Investigators are looking into whether the firefighting response to the Deepwater Horizon rig explosion contributed to its sinking, the Coast Guard says.
Word of that line of inquiry came in a report issued Wednesday by the Center for Public Integrity. Coast Guard spokesman Capt. Ron LaBrec told the watchdog group that "the joint investigation is absolutely looking into that, and whether it contributed to the sinking."
The Coast Guard confirmed LaBrec's statement in an e-mail to msnbc.com.
The concern focuses on the fact that responders used saltwater on the burning rig instead of retardant foam. That could have overwhelmed the ballast chambers that kept the rig afloat with air and water, changing its weight distribution and causing it to list and then sink.
The wellhead on the seafloor was already leaking oil before the rig sank two days after the April 20 explosion, but it's possible the sinking could have made it harder to attack the leak since the piping attached to the well ruptured with the sinking.
The Coast Guard has said none of its ships was equipped to fight a rig fire and that they focused instead on search and rescue.
"We have expertise in fighting a fire on board our vessels, but since firefighting is not one of our missions, we do not train for rig fires and that has really been the responsibility of the rig owner and operator," LaBrec said.
Instead, the firefighting effort was led by a half-dozen private boats, the center said.
LaBrec acknowledged that spraying salt water onto a burning rig may have affected the ballast. "In the end, it may really depend on what agent is available and in this case it appears it was salt water only," he said.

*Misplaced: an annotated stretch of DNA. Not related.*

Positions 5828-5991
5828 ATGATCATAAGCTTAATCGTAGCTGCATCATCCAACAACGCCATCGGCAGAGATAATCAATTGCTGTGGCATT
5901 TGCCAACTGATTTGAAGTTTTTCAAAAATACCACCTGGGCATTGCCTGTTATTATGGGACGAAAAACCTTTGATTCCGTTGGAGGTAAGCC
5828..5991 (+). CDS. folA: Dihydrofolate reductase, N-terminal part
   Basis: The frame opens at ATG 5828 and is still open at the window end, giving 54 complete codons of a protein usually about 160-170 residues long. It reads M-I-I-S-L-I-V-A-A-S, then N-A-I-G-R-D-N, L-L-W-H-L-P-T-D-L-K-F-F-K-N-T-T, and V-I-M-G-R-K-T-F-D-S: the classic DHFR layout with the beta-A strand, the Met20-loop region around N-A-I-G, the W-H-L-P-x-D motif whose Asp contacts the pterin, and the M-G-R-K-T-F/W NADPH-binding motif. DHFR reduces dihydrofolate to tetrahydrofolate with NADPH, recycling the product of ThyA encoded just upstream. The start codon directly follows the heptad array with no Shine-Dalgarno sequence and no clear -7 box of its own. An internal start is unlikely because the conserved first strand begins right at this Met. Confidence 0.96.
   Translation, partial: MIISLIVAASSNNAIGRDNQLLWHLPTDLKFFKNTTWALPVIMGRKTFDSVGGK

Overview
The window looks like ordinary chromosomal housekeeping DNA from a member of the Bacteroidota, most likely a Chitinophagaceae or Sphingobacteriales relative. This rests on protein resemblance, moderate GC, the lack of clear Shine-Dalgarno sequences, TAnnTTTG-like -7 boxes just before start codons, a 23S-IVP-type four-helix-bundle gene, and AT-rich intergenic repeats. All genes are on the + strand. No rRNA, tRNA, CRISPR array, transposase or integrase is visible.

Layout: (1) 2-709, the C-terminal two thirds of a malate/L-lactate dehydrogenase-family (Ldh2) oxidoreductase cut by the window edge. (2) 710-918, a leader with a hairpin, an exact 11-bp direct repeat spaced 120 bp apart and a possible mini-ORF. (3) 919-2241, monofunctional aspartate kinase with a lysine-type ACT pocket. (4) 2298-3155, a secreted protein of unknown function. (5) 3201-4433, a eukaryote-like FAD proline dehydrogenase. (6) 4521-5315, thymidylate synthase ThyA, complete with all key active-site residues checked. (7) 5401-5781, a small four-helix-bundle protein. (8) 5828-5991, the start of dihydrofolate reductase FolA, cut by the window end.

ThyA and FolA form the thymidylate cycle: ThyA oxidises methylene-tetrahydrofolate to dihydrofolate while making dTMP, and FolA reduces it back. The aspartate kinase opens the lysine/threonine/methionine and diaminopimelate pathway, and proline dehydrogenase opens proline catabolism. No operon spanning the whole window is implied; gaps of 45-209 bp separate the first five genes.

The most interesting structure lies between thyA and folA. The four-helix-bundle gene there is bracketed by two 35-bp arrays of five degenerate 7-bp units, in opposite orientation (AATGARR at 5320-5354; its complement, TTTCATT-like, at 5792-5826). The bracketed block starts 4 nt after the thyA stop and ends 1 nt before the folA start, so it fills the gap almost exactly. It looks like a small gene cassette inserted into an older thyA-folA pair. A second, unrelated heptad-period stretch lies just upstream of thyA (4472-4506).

Experts interviewed by the center agreed that salt water can affect a rig's balance, but they disagreed on whether it would have mattered in Deepwater Horizon's case since the explosion was so severe.
The center also cited testimony before the Deepwater Horizon investigative commission suggesting that the Coast Guard did not follow its own procedure to put someone in charge of firefighting in such a disaster.
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Kevin Robb, a civilian Coast Guard specialist who was the first watch commander the night of the accident, said at a May 11 hearing that he knew of no attempt to designate a fire marshal.
The center cited testimony by the Coast Guard official chairing the investigation, Capt. Hung Nguyen, who then questioned whether that chaotic response contributed to the sinking.
"So what we're looking at here is maybe if there's no coordination out there, no direction out there, we maybe throwing water onto a disabled vessel that may lead to this sinking; is that correct? Is that the potential?" Nguyen asked Robb.
"That is exactly correct," Robb responded.
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